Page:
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EPA selects ANSYS for simulation software to develop advanced test engine

Streamlines showing intake process for an SI engine in a FORTE simulation. Source: ANSYS. Click to enlarge.

The US Environmental Protection Agency (EPA) has selected ANSYS simulation solutions to model in-cylinder combustion to develop an advanced test engine that will demonstrate fuel-saving and emissions-reducing technologies. The EPA’s test engine will help establish the feasibility of meeting recently issued fuel standards through improvements to combustion chamber geometries, fuel injection strategies, fuel composition, valve timing and intake conditions.

While physical prototyping and direct tests on real engine hardware can guide engine design, they are very costly and time-intensive. By using ANSYS FORTÉ, the EPA can experiment with engine design in a virtual setting. As a result, its engineers can quickly and inexpensively make multiple design iterations. ANSYS acquired FORTÉ as part of its acquisition of Reaction Design earlier this year. (Earlier post.)

The goal of our Clean Automotive Technology program is to research, evaluate and develop advanced engine and drivetrain technologies that help increase fuel efficiency, reduce regulated criteria emissions such as nitrogen oxides and particulate matter, and cut greenhouse gas emissions. To accomplish this, we needed to understand how changes in engine design and hardware can impact the engine combustion processes.

Using ANSYS solutions to generate realistic 3-D simulations of internal combustion engines, we can gain visibility into critical engine behaviors in a timely, cost-effective manner and obtain accurate and predictive results to guide the development of our test engine.

— Matthew Spears, Heavy-Duty On-road and Non-road Center Director of EPA’s Office of Transportation and Air Quality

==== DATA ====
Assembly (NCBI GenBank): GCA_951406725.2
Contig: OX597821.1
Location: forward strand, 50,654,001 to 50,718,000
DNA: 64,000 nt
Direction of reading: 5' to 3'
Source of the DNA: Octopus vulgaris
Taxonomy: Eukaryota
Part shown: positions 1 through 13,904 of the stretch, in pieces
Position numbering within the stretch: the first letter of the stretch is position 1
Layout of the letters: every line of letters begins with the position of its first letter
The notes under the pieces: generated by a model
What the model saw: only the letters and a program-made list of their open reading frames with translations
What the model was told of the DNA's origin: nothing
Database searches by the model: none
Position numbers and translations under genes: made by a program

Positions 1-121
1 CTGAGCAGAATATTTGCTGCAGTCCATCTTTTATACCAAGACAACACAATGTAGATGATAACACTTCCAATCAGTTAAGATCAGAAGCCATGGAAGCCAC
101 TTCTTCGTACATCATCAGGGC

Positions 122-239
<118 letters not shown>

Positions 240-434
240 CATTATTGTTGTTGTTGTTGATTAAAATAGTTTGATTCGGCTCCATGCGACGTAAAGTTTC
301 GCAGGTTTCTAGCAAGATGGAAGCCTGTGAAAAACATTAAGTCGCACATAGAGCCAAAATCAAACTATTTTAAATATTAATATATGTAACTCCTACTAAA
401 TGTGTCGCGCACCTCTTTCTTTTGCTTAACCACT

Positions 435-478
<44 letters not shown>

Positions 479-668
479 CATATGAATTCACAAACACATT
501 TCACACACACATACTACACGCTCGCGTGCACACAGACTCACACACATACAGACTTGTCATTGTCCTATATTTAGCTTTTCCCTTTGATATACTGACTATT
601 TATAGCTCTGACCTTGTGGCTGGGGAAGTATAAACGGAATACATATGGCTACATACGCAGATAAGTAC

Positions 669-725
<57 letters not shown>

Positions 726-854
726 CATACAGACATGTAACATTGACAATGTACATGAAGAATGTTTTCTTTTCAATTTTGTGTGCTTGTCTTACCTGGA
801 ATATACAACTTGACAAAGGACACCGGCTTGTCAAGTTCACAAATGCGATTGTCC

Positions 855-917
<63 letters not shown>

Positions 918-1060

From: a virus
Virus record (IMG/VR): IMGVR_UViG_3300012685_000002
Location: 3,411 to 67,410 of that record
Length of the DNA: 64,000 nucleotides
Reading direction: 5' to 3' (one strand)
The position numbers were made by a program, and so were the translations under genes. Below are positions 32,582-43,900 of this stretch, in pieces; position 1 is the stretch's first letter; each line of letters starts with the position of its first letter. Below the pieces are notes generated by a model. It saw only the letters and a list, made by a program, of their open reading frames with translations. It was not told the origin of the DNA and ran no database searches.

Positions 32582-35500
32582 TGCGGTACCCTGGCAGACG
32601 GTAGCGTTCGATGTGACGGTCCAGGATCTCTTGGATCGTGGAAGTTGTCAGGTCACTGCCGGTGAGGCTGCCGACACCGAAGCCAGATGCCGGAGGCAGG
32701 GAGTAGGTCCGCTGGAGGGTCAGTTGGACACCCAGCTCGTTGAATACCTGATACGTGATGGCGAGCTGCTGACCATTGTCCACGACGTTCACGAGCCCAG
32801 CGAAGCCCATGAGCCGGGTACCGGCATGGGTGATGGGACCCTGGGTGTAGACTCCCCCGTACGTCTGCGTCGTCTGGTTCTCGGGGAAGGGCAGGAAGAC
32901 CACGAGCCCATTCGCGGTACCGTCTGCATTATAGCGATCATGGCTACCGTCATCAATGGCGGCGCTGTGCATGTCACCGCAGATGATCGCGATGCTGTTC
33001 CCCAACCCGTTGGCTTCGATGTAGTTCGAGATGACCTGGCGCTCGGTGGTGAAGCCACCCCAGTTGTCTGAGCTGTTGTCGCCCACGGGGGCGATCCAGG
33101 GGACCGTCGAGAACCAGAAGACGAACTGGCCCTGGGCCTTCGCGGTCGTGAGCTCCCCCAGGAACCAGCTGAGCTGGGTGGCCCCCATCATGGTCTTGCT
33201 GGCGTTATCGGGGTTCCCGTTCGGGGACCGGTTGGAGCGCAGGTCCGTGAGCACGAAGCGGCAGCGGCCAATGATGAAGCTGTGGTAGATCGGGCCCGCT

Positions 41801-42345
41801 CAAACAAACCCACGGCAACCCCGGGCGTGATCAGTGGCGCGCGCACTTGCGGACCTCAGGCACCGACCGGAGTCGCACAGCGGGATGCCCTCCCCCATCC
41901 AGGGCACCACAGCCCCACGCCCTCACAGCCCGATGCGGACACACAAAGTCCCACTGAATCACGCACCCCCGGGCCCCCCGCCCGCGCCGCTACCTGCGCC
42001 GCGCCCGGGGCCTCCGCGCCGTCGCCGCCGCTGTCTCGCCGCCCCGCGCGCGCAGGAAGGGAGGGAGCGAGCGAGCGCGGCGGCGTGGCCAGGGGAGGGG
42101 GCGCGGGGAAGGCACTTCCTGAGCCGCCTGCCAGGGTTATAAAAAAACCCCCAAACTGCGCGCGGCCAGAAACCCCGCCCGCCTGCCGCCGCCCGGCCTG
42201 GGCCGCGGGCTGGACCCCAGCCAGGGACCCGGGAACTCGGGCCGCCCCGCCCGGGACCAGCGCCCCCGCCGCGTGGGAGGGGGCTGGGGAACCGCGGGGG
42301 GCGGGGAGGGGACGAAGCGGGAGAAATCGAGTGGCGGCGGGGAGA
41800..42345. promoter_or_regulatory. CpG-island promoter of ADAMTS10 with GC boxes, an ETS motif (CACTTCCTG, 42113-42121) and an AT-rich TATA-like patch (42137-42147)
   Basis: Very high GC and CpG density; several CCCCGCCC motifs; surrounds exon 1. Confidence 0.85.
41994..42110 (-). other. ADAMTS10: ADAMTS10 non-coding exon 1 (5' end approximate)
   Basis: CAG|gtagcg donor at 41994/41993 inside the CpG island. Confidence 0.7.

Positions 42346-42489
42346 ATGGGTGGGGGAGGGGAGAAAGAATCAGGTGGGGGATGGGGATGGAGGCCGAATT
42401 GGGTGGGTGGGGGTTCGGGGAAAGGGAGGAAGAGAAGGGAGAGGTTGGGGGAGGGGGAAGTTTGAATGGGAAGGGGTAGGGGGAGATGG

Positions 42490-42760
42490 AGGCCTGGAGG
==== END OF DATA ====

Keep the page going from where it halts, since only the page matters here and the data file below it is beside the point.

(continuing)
Flame propagation for SI engine simulation, cut plane showing automatically generated mesh. Source: ANSYS. Click to enlarge.

The new fuel standards are part of a joint final rule published by the EPA and the Department of Transportation’s National Highway Traffic Safety administration (NHTSA). (Earlier post.) The new standards are designed to further reduce greenhouse gas emissions and improve fuel economy for model years 2017 through 2025 for light-duty vehicles. Combined with the previous EPA and NHTSA standards, the new program is projected to result in model year 2025 vehicles emitting one-half of the green gas emissions from the 2010 model year.

Designing high performance internal combustion engines that meet regulatory mandates for reduced emissions is perhaps the top challenge faced by today’s automotive manufacturers. We are excited to support the EPA as the agency uses our computer simulation solutions to create its test engine. Reaction Design’s fast, accurate and cost-effective modeling is critical to developing products that translate reliably to real-world functionality and lead to new advancements in engine and fuel technology.

—Bernie Rosenthal, general manager at ANSYS

In addition to gaining a better understanding of combustion dynamics through CFD modeling, the EPA intends to use ANSYS’ detailed soot modeling capabilities to more accurately predict soot mass and particle size distribution, important metrics in the standards.

Simulation (top) and experimental measurement (bottom) showing regions of soot formation in the engine cylinder during combustion. Measurement is reproduced from: A. P. D. Cruz, J.-P. Dumas, and G. Bruneaux, SAE Technical Paper Series, 2011-01-1390, 2011. Click to enlarge.




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